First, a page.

That’s the message from Alan Bates, chief executive officer of Guernsey Electricity.
‘The island’s aspiration for a green and sustainable future, and therefore how we provide for and use energy is at a crossroads. The States need to be clear and decisive in regards to how we meet our 2050 environmental targets and provide the appropriate policy guidance to allow the energy sector to plan for the future,’ said Mr Bates in Guernsey Electricity’s latest annual report.
‘At the forefront of this policy direction has to be the affordability of the journey. We as an island need to be pragmatic and sensible in determining what we can and cannot afford in terms of energy infrastructure.’
Mr Bates added there was now a need for greater engagement with customers and other stakeholders to develop a revised energy policy for Guernsey before committing to future major investments.
‘We are pleased that the States of Guernsey has now prioritised the development of the Energy Policy and we look forward to working with the Government to ensure the pathway to 2050 is both effective and affordable.
‘The revised energy policy, and our requirements to maintain electricity security, will influence the next phase of investment for the business. A decision for the island on how fuel is imported and delivered in the future, and the affordability of the solution, will affect what replaces the older on-island generating assets.
The chief executive officer of Guernsey Electricity stressed strategic and business planning remain core activities for the company, with continuing major infrastructure investments made in the past 12 months such as the commissioning of the Normandie 1 subsea cable.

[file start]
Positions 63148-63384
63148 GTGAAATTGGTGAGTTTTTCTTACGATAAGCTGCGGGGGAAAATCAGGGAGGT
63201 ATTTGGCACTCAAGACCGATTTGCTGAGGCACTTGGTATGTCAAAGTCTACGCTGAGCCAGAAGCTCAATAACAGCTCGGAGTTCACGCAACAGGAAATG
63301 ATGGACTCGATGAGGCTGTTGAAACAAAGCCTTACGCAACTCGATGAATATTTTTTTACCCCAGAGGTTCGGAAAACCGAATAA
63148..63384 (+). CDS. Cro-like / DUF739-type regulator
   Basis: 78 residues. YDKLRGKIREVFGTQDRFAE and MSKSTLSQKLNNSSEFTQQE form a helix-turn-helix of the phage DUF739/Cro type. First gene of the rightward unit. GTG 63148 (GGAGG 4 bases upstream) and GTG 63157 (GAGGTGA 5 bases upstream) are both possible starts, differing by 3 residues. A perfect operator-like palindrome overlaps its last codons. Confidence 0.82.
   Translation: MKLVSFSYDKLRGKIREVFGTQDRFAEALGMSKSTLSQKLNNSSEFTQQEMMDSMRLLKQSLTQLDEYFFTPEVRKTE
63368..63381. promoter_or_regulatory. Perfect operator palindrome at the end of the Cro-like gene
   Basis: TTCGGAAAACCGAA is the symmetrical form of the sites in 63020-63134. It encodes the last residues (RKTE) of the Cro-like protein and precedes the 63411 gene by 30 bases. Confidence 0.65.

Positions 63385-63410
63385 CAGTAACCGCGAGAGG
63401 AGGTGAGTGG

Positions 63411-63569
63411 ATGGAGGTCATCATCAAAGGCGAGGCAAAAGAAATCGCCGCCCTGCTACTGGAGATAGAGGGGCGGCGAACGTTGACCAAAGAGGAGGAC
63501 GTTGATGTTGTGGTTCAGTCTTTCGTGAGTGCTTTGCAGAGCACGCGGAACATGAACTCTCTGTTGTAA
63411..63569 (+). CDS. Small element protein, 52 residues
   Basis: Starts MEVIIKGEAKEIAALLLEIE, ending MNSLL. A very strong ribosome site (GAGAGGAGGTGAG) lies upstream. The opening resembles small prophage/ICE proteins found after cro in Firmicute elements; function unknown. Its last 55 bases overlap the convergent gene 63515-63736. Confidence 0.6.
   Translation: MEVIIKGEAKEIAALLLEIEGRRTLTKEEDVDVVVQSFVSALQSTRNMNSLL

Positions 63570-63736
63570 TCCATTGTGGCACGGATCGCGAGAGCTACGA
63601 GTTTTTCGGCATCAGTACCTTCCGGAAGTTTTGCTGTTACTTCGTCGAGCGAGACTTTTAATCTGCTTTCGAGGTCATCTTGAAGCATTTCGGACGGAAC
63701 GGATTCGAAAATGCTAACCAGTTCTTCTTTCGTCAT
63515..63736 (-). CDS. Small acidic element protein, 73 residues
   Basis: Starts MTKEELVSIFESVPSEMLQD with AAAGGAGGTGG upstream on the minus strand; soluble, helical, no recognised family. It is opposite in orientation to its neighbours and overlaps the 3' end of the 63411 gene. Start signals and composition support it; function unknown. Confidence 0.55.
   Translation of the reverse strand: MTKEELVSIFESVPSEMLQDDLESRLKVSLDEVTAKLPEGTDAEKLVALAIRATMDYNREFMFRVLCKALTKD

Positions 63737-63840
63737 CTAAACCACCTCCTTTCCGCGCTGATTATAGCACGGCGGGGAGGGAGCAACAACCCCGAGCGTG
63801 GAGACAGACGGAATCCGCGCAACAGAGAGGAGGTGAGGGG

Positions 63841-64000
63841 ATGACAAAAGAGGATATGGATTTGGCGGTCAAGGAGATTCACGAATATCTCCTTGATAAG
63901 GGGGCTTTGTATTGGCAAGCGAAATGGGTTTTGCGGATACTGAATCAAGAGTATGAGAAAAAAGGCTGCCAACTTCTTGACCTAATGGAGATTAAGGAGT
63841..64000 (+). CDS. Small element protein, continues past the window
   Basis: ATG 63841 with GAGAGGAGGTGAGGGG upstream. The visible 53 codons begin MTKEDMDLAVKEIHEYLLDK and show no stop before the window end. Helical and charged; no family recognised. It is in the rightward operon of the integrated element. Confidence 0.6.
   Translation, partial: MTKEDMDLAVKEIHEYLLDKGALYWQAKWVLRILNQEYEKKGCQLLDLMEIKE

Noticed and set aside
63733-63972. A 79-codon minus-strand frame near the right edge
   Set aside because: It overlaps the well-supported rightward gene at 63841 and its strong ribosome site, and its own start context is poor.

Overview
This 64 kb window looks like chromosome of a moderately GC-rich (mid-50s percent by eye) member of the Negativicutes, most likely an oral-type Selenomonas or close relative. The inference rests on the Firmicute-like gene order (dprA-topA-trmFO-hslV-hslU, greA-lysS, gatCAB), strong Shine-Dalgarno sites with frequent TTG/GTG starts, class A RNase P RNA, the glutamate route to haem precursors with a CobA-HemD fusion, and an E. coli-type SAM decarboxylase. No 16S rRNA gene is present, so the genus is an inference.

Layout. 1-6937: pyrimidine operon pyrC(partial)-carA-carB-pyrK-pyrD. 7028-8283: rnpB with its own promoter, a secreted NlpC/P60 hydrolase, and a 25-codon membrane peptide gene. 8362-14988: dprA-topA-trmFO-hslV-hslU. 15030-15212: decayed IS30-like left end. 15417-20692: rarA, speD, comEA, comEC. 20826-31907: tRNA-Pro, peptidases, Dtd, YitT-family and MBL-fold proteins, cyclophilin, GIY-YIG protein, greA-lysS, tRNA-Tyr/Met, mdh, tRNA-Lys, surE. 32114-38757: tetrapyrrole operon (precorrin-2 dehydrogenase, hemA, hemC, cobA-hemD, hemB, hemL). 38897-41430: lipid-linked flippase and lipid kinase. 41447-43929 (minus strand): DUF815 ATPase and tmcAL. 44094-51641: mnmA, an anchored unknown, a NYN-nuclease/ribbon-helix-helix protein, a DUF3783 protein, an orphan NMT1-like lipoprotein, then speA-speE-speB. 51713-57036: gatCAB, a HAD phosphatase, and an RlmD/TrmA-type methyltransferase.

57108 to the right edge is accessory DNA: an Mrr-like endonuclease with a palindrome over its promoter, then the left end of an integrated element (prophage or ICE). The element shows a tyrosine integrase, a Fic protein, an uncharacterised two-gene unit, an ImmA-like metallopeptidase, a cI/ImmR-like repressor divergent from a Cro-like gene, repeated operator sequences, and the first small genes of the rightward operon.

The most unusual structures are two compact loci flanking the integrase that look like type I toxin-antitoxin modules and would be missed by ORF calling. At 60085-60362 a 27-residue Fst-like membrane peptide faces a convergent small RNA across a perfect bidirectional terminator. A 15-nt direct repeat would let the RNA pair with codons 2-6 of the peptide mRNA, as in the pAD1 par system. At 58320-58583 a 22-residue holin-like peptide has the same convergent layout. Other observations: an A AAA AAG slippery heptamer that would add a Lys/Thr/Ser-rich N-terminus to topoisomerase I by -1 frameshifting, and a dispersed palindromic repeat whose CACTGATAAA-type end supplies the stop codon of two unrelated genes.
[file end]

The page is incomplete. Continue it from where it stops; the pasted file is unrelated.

This new cable provides additional capacity to import electricity via Jersey, reducing requirements for on-island generation and therefore the environmental impact of local operations. A new, more environmentally-friendly generator also came online at the island’s power station in May 2017 to ensure required level of on island security of supply is maintained.
Mr Bates added: ‘It remains clear that currently the most economically and environmentally long-term way to manage the affordability and security of supply to our customers is undoubtedly through a direct electricity link to France. While we currently only have one cable with which to import power, there will continue to be risks to deliver supplies through import.
‘Enabling works to allow a direct subsea connection with France are continuing and we envisage that this will be the first major investment to achieve our environmental goals. However, to assist in the assessment of these key assets, the business has been pushing for greater clarity on the policy for energy and security for the island,’ he said.
‘So, our strategy remains a second connection to the island, preferably via the direct link to France. We are working hard to deliver this, although it will be early in the next decade before this second connection will be in place. Therefore, we have to continue being in the position to generate locally to meet the whole island’s demand if necessary, and will invest in this pragmatically.’